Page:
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Chuck Liddell discusses retirement, post-career job as UFC veep

That backward-leaning, chest-pressed-forward mad dash around the cage, arms in full wingspan, eyes wildly open and facial muscles still twitching from an explosion of ecstatic zeal, will never be forgotten. Not many UFC fighters could celebrate a win like Chuck Liddell. Not many could fight like him, either.

But the man they call "The Iceman" has no more fight left in him. At a pre-UFC 125 news conference a couple of weeks ago, company president Dana White and CEO Lorenzo Fertitta announced that Liddell is done. They made the announcement because Liddell couldn't. When they brought him up to the podium to whoops and cheers from the fighters, reporters and fans in attendance, Chuck could barely speak a few words of thanks to his fans before choking up. After a pause, he quietly said, "I love this sport."

Retirement was a long time coming for Liddell, to be frank. White actually proclaimed that Chuck was through a year and a half ago, after he was TKO'd by Mauricio "Shogun" at UFC 97, Liddell's fourth loss in five bouts. But Chuck still wanted to fight, so he signed up to coach Season 11 of The Ultimate Fighter with the promise of then facing the other coach, Tito Ortiz. His longtime nemesis pulled out with an injury, however, so Liddell instead fought Rich Franklin at UFC 115 last June. Chuck actually looked to be the better man that night as the first round wore down, until Franklin, desperate to finish because a kick had broken his left forearm, connected with a short right that KO'd Liddell with five seconds left before the horn. Afterward, White gave his guarantee that Liddell was finished as a UFC fighter.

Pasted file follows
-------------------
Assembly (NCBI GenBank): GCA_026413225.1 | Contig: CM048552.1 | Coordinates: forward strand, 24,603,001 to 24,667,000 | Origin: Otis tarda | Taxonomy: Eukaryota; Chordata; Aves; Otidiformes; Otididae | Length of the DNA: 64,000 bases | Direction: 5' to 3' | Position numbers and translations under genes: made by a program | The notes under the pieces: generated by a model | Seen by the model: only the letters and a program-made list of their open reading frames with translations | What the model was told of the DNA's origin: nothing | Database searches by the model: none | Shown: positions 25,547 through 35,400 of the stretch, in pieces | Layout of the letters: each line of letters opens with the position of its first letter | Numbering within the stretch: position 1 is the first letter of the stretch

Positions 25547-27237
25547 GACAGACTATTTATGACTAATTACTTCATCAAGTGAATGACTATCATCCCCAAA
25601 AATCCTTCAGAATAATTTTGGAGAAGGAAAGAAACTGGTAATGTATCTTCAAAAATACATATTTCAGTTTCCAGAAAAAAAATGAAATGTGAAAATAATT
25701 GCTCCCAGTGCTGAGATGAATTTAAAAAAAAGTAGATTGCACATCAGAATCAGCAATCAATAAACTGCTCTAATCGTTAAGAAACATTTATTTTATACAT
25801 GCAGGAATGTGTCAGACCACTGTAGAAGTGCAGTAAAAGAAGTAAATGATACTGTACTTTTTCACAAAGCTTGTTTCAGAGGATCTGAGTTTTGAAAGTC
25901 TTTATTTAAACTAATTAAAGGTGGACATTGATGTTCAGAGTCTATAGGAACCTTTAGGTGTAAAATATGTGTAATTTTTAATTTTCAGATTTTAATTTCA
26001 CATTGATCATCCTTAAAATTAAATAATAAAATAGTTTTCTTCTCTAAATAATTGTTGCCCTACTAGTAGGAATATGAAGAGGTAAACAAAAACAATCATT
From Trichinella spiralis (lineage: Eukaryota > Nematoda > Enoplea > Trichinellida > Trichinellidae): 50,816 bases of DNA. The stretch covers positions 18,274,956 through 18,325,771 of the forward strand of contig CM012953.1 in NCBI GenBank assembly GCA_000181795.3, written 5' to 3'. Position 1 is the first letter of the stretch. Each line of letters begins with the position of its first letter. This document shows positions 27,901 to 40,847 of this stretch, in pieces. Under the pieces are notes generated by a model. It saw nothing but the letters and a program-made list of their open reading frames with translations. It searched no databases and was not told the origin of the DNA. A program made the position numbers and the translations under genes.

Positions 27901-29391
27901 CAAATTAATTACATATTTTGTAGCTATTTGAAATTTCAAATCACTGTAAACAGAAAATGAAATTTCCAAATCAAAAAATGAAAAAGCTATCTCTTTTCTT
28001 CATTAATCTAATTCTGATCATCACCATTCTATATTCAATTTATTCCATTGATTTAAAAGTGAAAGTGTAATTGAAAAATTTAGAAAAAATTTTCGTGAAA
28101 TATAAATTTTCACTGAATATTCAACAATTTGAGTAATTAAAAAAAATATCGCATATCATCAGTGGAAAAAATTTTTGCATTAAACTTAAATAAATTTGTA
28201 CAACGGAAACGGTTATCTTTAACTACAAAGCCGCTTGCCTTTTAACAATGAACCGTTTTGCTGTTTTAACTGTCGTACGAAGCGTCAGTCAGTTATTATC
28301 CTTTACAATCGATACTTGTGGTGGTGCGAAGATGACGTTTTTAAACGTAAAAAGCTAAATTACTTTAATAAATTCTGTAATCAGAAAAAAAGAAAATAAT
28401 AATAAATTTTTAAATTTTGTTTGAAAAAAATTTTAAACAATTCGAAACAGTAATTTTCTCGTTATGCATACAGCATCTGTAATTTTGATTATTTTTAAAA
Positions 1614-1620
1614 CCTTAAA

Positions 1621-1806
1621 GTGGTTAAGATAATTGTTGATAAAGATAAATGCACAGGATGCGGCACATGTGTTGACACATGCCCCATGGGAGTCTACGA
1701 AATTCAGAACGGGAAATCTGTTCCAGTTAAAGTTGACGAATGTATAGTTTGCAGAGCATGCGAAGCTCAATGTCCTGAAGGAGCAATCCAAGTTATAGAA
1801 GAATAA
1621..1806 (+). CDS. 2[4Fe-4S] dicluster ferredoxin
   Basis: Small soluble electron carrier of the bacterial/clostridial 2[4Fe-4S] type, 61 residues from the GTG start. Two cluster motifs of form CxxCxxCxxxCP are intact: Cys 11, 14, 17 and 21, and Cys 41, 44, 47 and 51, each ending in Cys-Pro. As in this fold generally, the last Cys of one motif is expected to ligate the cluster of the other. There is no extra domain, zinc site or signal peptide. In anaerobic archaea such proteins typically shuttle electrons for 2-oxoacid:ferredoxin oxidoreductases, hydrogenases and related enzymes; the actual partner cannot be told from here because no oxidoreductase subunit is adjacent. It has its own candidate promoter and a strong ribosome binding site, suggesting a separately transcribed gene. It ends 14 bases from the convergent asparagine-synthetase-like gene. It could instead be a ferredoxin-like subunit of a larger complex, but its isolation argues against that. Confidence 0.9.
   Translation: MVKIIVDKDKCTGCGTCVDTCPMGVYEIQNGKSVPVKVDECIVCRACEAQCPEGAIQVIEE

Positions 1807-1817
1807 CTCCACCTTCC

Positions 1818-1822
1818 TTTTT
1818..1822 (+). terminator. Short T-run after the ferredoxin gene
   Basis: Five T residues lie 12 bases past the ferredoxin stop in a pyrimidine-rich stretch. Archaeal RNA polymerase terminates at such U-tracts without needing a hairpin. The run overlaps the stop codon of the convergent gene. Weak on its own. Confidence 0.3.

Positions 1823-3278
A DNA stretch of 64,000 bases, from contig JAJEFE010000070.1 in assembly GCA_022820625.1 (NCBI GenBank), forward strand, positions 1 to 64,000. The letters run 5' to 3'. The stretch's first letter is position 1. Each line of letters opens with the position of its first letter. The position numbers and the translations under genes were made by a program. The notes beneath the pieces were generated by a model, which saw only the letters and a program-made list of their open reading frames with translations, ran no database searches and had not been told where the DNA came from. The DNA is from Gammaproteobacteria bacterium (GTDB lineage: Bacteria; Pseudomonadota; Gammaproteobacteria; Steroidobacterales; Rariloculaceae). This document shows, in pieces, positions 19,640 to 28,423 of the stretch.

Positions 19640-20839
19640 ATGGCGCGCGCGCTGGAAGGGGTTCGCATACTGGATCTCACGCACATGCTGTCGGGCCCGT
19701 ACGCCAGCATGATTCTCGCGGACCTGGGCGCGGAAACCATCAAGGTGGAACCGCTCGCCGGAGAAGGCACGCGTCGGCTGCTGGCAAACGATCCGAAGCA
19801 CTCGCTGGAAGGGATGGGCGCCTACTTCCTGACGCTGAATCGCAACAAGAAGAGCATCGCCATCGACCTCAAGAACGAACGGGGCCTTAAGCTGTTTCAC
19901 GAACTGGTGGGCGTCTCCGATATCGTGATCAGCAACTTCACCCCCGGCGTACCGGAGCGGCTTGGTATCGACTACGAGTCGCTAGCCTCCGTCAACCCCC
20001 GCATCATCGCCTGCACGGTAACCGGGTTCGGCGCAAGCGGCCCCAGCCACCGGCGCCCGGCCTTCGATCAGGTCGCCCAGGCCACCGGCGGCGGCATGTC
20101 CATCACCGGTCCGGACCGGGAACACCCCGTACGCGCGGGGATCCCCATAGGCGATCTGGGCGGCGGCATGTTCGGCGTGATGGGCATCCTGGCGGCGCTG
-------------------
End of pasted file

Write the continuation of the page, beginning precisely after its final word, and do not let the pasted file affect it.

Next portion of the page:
But not finished with the UFC entirely. White and Lorenzo were at the news conference also to unveil the hiring of Liddell as executive vice president for business development. They gave no specifics about his duties, but from hearing them speak about what Liddell has to offer, this did not appear to be one of those just-put-the-old-guy-on-the-payroll moves, like a retired Joe Louis being hired by Caesars Palace as a casino greeter.

Liddell is no Joe Louis, in celebrity or stature, but he's the closest thing MMA has had. His reach extended far beyond the octagon, from a comical guest appearance on HBO's Entourage to a clumsy tango on ABC's Dancing with the Stars. And as a fighter he was a Hall of Famer, his career highlighted by a trilogy of high-profile, higher-energy bouts with Randy Couture, Liddell winning two of them. His first victory over Couture earned Liddell the UFC light heavyweight title, and he defended it four times before losing the belt to Quinton "Rampage" Jackson in May 2007, shortly after becoming the first MMA figure to make the cover of ESPN the Magazine. The inglorious end of his career notwithstanding, Chuck Liddell was a towering figure.

I spoke to Liddell last week after he arrived home from UFC 125. We talked about some past glories of a Hall of Famer and some future ambitions of a newly minted exec, plus a few silver linings and strange twists.

SI.com: So, Chuck, I was just sitting here with my 7-year-old watching a Harry Potter movie and I said, "Hey, pal, I've got to pause the video for a few minutes so I can go talk to The Iceman." He was cool with that, although I'm pretty sure he thinks I'm on the phone with a comic book superhero.

Chuck Liddell: [Laughs] That's what it would take to compete with Harry Potter.